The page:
1. It’s just something that I think deserves more recognition. Because I’m not the only blogger who read the stereotypical descriptions of stereotypies (ha!) and thought to myself “Well, I’m not like that at all.”

  15. Very true. No matter how much I have tried to ‘be’ normal, for as long as I can remember, at some point someone will say ‘you know, you’re a bit of a strange one’. Or indeed, cold, bitch, frigid, antisocial, arrogant, uninterested, egotistical, or a whole bunch of other slurs. Having learned to pass is useful, but it becomes very difficult to stop passing. People don’t believe you are autistic, because you pass so well. And then you still get the antisocial/cold/uninterested label when you ‘slip up’, because they don’t realize.
    It’s quite exhausting and I too have become slightly more relaxed about things since my diagnosis. But it’s very difficult to stop passing, because that’s the way I spent most of my life. All my social skills, my entire personality has been formed while passing. It’ll take a while to get rid of that, and only try to pass when I want to.

    1. It *is* difficult to stop passing because it’s such an ingrained second nature thing to do and because there’s social pressure to continue doing it. But I’ve realized that I’m not as good at passing as I’d fooled myself into thinking so why the hell am I expending all this energy to only half-fool people? Maybe I’m just getting old and tired. 😉

  16. I really relate to this. I’ve been trying to pass my whole life with various success. In childhood or adolescence-no success. In college- minimal success. Now as a stay at home mom of four- pretty good. But it’s only because I’ve identified situations where I don’t do well and avoid them (parties, formal get togethers). I do well in small groups of people I know well ( for a short time) or one on one with people I’m really close to. It is a lot of effort though to try to pass in those uncomfortable situations. And I have this feeling like I am not “me”. I can feel when I’m me and when I’m not. One writer referred to as “masking” and I definitely can tell when I have my mask on and when I don’t.

    1. Masking is a good analogy. I think my primary mask is simply being quiet because I pass much better when I talk less. 🙂

      There’s a lot to be said for not only identifying the situations we don’t do well in, but also for being okay with avoiding them. I felt guilty for a long time that I was avoiding things but you sound pretty okay with it and that’s awesome.

      1. Yes. My life improved thousand-fold when I stopped trying to be what I thought I “should” be and started to accept the person I really was-and then I realized hey I like this chick 😉 now when I give in to the “should” voice I feel bad after but not for “failing” but rather because I went against my nature.

  17. I can’t work out if uni has made my ability to pass better or worse, to be honest, but I certainly don’t feel like I *have* to pass *quite* so much here. I definitely flap a lot more, my friend calls it “Georgiasplosion” and I’m never going to get tired of the fact that that’s actually a word she genuinely thought up in her head 😛

    I’m quite open about my diagnosis, but I tend to only mention it if it comes up in conversation, so there are still a fair few people that don’t know; having said that, most people see the flapping and the tiptoeing and jumping at loud noises and being overwhelmed in crowded rooms (and, of course, my sliiiiiiight obsession with Doctor Who… :P) so they must know there’s something different about me, even if they don’t know exactly what to call it. I’ve also found that these people (as well as those that do know about my Asperger’s diagnosis) are generally really supportive and helpful and I’m really lucky to be surrounded by such a friendly bunch of people. 🙂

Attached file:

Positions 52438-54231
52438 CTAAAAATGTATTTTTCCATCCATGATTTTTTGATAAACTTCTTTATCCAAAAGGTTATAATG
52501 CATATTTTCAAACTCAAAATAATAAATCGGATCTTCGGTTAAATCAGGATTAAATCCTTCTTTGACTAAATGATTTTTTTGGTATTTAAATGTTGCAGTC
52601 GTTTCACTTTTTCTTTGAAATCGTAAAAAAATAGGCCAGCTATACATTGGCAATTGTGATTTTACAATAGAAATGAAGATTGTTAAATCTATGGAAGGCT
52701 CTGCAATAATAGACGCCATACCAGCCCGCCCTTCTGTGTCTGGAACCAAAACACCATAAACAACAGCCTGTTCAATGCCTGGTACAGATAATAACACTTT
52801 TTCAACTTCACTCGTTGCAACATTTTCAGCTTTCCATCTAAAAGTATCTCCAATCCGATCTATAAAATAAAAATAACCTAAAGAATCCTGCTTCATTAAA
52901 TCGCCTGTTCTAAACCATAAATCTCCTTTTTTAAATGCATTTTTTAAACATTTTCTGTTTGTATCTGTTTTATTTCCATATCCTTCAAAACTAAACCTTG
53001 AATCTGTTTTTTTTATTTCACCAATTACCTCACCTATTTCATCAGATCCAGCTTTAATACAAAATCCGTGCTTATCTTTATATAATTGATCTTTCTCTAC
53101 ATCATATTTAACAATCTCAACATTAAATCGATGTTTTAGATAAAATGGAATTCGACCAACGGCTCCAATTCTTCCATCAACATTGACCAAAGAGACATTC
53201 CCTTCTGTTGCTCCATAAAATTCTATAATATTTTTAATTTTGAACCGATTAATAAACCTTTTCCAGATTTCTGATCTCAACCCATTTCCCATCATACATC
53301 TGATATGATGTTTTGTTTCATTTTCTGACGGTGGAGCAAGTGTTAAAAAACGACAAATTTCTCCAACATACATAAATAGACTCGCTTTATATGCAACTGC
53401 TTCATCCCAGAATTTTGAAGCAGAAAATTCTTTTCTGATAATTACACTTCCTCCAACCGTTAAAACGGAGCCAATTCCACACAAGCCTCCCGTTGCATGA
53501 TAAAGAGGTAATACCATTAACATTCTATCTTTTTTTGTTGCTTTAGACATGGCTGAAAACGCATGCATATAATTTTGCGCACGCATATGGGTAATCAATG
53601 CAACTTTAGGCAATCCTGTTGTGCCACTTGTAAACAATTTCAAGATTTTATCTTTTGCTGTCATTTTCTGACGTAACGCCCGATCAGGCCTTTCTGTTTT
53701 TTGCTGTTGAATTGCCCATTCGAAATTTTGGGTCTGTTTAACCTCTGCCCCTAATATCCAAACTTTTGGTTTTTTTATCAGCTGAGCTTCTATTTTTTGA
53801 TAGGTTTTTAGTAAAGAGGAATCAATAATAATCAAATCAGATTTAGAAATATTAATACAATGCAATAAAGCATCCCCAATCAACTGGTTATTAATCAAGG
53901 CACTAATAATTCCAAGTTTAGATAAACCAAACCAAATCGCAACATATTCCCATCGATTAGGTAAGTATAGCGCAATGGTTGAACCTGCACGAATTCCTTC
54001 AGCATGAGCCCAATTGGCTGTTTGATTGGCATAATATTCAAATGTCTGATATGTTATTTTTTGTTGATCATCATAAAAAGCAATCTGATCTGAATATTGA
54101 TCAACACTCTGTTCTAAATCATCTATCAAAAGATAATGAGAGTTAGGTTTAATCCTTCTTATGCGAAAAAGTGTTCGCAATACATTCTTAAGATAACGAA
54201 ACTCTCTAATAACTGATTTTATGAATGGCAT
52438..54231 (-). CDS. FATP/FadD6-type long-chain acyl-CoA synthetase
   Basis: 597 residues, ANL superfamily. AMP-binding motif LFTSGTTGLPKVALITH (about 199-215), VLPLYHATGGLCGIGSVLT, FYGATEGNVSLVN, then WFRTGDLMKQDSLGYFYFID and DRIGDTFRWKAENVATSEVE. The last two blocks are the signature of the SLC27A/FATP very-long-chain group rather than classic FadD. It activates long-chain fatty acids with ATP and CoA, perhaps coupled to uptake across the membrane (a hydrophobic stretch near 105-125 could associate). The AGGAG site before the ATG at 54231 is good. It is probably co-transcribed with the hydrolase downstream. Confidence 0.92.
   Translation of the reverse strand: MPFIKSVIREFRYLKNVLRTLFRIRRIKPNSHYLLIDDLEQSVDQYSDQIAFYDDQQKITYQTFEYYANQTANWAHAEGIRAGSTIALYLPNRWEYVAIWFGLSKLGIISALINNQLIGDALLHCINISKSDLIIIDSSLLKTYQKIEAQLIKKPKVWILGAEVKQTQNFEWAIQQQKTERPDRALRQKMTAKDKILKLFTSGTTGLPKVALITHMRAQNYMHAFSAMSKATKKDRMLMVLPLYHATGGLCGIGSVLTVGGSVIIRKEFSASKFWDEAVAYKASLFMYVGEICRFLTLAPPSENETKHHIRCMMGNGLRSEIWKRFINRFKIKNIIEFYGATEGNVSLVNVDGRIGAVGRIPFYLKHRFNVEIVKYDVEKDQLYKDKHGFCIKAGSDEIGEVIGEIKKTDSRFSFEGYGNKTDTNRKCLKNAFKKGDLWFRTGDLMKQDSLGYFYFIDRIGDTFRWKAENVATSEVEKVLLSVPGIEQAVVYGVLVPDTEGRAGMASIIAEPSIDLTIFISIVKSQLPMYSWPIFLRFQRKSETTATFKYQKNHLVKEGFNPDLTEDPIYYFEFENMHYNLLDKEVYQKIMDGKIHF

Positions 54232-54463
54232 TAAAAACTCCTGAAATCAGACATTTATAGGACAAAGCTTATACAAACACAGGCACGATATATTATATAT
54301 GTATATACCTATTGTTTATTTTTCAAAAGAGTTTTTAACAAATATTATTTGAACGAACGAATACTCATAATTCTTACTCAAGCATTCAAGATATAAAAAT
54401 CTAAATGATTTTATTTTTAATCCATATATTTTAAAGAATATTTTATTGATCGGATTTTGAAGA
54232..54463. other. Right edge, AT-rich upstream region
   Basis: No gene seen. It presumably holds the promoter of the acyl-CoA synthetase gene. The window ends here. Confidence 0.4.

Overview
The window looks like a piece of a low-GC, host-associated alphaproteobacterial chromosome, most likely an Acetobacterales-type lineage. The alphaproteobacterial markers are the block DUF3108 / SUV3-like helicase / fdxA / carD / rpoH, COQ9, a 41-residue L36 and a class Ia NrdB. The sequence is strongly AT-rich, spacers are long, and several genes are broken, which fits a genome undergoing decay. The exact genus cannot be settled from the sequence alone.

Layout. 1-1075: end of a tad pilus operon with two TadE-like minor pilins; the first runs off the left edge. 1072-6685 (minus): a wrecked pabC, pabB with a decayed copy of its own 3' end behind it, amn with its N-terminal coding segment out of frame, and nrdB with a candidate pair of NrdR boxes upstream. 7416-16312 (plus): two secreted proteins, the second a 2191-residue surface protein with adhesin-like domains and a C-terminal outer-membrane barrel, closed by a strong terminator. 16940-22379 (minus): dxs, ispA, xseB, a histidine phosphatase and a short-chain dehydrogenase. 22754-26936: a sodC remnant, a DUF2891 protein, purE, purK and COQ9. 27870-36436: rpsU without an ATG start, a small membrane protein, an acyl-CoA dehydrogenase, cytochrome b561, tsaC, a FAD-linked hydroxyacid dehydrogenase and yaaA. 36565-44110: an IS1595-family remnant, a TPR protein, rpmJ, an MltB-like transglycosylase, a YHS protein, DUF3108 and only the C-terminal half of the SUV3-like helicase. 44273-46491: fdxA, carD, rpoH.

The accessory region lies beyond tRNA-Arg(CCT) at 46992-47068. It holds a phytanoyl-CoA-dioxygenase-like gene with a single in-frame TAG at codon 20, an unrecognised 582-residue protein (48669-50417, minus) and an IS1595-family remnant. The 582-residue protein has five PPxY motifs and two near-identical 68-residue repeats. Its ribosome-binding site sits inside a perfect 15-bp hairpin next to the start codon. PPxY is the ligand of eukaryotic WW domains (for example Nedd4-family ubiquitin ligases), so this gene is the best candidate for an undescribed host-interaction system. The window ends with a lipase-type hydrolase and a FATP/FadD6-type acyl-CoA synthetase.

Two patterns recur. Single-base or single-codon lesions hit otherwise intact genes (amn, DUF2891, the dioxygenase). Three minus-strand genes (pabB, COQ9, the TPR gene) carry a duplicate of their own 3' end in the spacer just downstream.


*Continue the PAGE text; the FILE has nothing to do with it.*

1. This makes me very happy. I think of all places, a university setting might be one of the more accepting because there is often a higher level of awareness of diversity, social justice issues, etc (of course not always, depending on the university). Also, it sounds like you’ve been open from the start with people at uni, maybe? I think that could make a difference, versus disclosing to people who have known you for a long time, which is maybe what a lot of people who have commented here are struggling with. So, hmmmm, is that the case? Because now I’m curious. 🙂

      1. Yeah, I’ve tried to be open about it. At the very least, the other lawyers have known since Day 1. It’s also worth knowing that after my place was confirmed I went looking for people on Tumblr, so some people “met” me that way before real life, and I talk about autism/neurodiversity quite a bit on there.

        I also feel like I don’t have to hide here, so even where I haven’t had the chance to expressly tell people I’m autistic, they know I’m not very good with people, I tiptoe, I flap my hands when I’m happy, I repeat words (*cough* sorry *cough*), given half the chance I’ll monologue about Doctor Who or assorted bands, I don’t like crowds and lots of noise and scheduling crises, it’s November next week and I’m still moaning about being hot all the time – oh, and did I mention Doctor Who? 😉 What I’m trying to say is, most people who don’t know I’m autistic basically DO know I’m autistic, they just might not know exactly what to call it.

  18. Thanks for this article! I often feel like I’ve given up other valuable skills and interests, like an innate musical ability, spending my energy trying to pass & understand neurotypicals. It’s had it’s benefits, but that lack of trueness to myself while still being seen as “cold, aloof, weird, geeky, standoffish, awkward or selfish.” REALLY hurts. Fitting in is overrated being kind to myself in being very choosy with my time and energy now.